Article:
As salt in the wound, DW #2 told my friend last week that she no longer loved DF, was selling their home and would be moving back to Manhattan, essentially abandoning him to his subpar memory ward in NJ., or leaving him to my friend to manage from Minnesota somehow. I don’t see how DW II could legally keep the proceeds from the sale of their residence while her spouse is on Medicaid but my friend thinks the Medicaid laws in NJ are more generous than elsewhere. All kinds of life lessons in this story.


My dear see money-spend money father, of course, took SS at 62, even though I suggested that he wait. Yes, I’ll be glad to help him however we can.
There is a lot to be said there. There is a huge difference between a spouse continuing to reside in the house and selling the house. Your friend may be able to check on line for mortgages to determine whether there is equity left in the house, or whether it is mortgaged to the hilt.

I would recommend that your friend schedule a zoom conference with an elder care specialist who practices in NJ.

(She is going to have to take care she does not run up a huge legal bill for which she is responsible; but she may be able to get enough info a the consult to steer her in the right direction as to how DF can get support w/o her paying for it.)

I like the idea of showing up at the closing with an order to show cause directing the net proceeds of the sale be paid into the Court until the issue of a Medicare/ Medicaid set aside trust can established on behalf of the husband.

To the extent any fees are required for his care, or for a guardian ad litem on his behalf, or for a lawyer to represent him in a property dispute, those fees should come out of marital assets (to the extent medical costs are not covered by Medicaid/ Insurance).

With your DF, yes, that's very frustrating.
__________________
Use it up, wear it out, make it do or do without.
MarieIG is online now   Reply With Quote
Old 07-10-2021, 12:24 PM   #178
Give me a museum and I'll fill it. (Picasso)
Give me a forum ...
MRG's Avatar
 
Join Date: Apr 2013
Posts: 10,701
Quote:
Originally Posted by MarieIG View Post
Maybe he was hiding his money from your sister and her husband . . .


Could be. They could have bought another new car!
MRG is online now   Reply With Quote
Old 07-10-2021, 12:33 PM   #179
Thinks s/he gets paid by the post
 
Join Date: Jul 2017
Location: Long Island
Posts: 2,118
Quote:
Originally Posted by MRG View Post


Could be. They could have bought another new car!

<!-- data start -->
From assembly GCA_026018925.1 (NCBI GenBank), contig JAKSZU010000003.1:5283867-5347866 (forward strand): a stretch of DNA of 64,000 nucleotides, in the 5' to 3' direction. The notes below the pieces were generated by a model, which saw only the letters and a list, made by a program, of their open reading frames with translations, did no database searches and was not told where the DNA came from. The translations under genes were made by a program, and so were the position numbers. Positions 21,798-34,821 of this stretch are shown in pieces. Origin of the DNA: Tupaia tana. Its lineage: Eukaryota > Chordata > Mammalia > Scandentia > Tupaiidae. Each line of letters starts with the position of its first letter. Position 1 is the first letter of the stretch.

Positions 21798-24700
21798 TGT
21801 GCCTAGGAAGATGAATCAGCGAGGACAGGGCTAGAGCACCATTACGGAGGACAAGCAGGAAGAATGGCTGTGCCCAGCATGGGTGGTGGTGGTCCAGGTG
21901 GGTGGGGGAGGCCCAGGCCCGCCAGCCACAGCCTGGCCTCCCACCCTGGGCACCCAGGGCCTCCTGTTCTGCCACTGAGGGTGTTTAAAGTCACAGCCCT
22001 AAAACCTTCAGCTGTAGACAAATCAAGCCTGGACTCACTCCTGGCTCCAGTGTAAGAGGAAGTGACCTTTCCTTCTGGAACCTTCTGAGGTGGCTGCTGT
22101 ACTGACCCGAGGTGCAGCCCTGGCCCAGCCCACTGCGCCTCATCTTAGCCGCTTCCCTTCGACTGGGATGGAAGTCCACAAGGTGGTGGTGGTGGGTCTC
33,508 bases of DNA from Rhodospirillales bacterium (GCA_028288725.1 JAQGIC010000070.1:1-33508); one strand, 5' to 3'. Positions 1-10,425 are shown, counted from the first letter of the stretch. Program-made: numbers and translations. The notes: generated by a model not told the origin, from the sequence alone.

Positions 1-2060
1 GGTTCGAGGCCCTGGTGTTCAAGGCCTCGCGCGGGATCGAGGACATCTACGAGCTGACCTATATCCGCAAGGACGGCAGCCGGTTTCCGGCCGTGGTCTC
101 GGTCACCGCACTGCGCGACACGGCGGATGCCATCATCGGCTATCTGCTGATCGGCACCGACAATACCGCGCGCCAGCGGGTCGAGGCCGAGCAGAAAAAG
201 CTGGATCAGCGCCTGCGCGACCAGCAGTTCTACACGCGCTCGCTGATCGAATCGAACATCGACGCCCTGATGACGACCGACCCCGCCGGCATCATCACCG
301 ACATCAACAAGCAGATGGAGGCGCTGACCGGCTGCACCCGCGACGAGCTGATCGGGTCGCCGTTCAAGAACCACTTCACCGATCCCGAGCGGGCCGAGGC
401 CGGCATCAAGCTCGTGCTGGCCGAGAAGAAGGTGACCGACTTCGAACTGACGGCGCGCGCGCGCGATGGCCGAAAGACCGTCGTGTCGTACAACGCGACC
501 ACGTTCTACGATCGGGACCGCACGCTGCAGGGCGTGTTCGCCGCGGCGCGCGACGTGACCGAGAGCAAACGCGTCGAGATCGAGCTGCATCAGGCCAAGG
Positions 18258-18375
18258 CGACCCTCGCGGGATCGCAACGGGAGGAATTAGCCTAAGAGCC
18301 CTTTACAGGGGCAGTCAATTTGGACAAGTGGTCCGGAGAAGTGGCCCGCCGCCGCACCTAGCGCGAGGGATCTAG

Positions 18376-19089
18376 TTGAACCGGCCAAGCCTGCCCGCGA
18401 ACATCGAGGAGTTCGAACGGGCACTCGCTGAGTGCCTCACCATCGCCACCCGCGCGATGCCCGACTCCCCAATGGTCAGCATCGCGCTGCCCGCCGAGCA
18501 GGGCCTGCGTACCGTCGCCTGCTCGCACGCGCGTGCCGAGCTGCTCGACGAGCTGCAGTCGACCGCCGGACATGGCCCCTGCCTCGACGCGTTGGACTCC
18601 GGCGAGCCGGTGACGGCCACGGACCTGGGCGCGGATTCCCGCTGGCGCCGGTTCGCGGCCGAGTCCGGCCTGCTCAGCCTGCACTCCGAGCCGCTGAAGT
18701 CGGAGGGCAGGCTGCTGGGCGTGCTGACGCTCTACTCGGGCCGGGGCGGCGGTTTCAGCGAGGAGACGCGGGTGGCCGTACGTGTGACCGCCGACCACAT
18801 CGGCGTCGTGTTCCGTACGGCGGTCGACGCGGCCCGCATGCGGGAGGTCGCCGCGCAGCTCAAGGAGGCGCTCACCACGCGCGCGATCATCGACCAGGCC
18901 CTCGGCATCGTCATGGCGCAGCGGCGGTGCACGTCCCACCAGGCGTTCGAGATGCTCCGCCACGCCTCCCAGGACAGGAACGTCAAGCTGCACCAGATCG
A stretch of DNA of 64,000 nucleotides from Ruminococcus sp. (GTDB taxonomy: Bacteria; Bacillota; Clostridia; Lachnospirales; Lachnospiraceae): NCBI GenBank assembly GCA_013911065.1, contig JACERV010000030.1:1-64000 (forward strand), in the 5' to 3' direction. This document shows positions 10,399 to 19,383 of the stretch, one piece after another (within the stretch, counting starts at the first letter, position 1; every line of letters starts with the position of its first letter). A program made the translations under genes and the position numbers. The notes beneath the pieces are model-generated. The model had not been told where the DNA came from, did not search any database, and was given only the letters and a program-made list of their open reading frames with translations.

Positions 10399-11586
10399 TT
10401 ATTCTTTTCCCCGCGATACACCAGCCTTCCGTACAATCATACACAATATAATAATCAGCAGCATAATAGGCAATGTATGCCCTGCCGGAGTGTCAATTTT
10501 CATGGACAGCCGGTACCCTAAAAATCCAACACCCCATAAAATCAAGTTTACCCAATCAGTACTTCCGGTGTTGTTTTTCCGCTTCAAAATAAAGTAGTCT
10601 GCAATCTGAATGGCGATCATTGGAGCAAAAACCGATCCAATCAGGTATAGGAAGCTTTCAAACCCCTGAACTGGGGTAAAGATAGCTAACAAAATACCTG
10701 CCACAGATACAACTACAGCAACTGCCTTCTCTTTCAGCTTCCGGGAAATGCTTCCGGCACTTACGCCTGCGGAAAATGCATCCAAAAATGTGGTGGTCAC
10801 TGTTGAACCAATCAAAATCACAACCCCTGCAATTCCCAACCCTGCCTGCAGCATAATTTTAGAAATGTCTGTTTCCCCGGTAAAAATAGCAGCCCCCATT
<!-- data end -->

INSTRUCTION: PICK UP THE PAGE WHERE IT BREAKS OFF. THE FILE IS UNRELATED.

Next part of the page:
__________________
Use it up, wear it out, make it do or do without.
MarieIG is online now   Reply With Quote
Old 07-10-2021, 02:54 PM   #180
Give me a museum and I'll fill it. (Picasso)
Give me a forum ...
 
Join Date: Jan 2018
Location: Tampa
Posts: 9,847
Quote:
Originally Posted by Mr. Tightwad View Post
If someone enjoys gardening, the activity is called gardening.

If they don't like it, its called yard work.

I do yard work.
Haha very good. Well I don't mow the lawn or put the chemicals into the lawn. Just the planting and gardening.
__________________
TGIM
Dtail is offline   Reply With Quote
Reply


Currently Active Users Viewing This Thread: 1 (0 members and 1 guests)
 
Thread Tools Search this Thread
Search this Thread:

Advanced Search
Display Modes

Posting Rules
You may not post new threads
You may not post replies
You may not post attachments
You may not edit your posts

BB code is On
Smilies are On
[IMG] code is On
HTML code is Off
Trackbacks are Off
Pingbacks are Off
Refbacks are Off


Similar Threads
Thread Thread Starter Forum Replies Last Post
Finally! A bright spot in an otherwise gloomy day. chinaco FIRE and Money 19 10-08-2008 01:43 AM
Favorite Charities, holiday time or otherwise? Zoocat Other topics 13 11-27-2007 10:01 PM
Boo Yaaaaaah Cramer Fans and Otherwise JPatrick FIRE and Money 1 10-21-2005 06:46 PM
Any one ER'd or otherwise in Branson? JPatrick Life after FIRE 21 07-06-2005 08:05 AM
Should I invest in VCAIX? Convince me otherwise! ganda FIRE and Money 10 04-28-2004 02:55 PM

» Quick Links

 
All times are GMT -6. The time now is 02:10 PM.
 
Powered by vBulletin® Version 3.8.8 Beta 1
Copyright ©2000 - 2022, vBulletin Solutions, Inc.